This is a crocus.
The fact that a crocus is currently blooming in my garden is about the only reason that you are getting a blog post, instead of reading about my bizarre multi-state rampage on the evening news. Winter has been long and grueling here. (And no, it does no good to say “We have eight feet of snow on the ground.” Mom. If you choose to live in the Upper Peninsula of Michigan, these things are to be expected. When one lives in the Southeast, it is otherwise. I live down here because I would die of winter farther north, and when I am deprived of the spring that should, by rights and historical record, be here, I pine. And whine. Mostly whine.)
There are also honeybees as harbingers of spring roaming the damp bits of mulch, licking off minerals or salt or whatever attracts bees. They come from my neighbor’s beehive, and while I am glad of them for my vegetable garden, I cannot help but realize that both the crocus and the honeybees are Not From Around Here. They, like many non-natives, awaken earlier, in response to some other, remembered season. The Japanese honeysuckle is out and about and has been for weeks. But where are my native harbingers? There are basal rosettes on many plants, there are glossy toothwort leaves and heavy buds on the yellowroot, but no bloodroot, no trout lily, no trillium.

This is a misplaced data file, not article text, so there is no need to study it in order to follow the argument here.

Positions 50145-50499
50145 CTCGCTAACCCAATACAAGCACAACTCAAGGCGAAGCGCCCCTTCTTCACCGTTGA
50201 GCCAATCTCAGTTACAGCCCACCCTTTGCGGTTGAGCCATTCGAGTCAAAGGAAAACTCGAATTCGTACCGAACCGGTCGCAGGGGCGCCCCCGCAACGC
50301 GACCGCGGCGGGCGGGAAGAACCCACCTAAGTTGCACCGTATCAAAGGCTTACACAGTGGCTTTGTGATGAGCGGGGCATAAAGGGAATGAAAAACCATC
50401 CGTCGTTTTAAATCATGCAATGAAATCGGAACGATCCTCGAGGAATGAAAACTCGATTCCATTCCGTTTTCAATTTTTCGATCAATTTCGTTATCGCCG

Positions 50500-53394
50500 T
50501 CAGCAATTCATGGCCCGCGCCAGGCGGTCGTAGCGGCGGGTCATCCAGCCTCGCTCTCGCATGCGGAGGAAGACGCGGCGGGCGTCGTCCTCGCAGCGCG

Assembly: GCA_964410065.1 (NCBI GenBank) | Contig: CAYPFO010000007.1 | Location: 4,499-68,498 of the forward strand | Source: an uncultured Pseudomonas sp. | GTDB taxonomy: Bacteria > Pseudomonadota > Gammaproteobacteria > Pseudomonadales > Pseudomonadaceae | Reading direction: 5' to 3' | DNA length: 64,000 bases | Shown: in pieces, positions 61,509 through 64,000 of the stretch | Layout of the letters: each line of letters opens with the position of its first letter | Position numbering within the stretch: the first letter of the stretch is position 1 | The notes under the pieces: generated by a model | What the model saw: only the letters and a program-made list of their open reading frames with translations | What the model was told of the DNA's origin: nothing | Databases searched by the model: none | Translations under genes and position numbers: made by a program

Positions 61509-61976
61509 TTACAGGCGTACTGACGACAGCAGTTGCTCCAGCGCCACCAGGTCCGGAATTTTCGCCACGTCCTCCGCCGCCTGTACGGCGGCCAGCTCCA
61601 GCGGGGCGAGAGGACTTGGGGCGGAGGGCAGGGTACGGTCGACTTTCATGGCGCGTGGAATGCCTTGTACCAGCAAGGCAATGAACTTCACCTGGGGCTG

Where are the spring ephemerals?
Where is a sign of spring from the natives, who might presumably know what’s up?
So I wandered my garden, hoping for a sign, a harbinger of spring. No plants coming up. Nobody leafing out, except the elderberry and elderberries are idiots.
And then, at last, when I’d nearly given up…
This is an Eastern Comma. Probably. (Could be a Question Mark, but our local Question Marks are usually bigger and tend to have dark violet-brown lower wings.) He or she is awake and alert and zipping around–the first butterfly I’ve seen this season. And he’s a local. And he’s a harbinger of spring.
It has been a long and awful winter here, but it will be over soon. Nature–and butterflies–willing.
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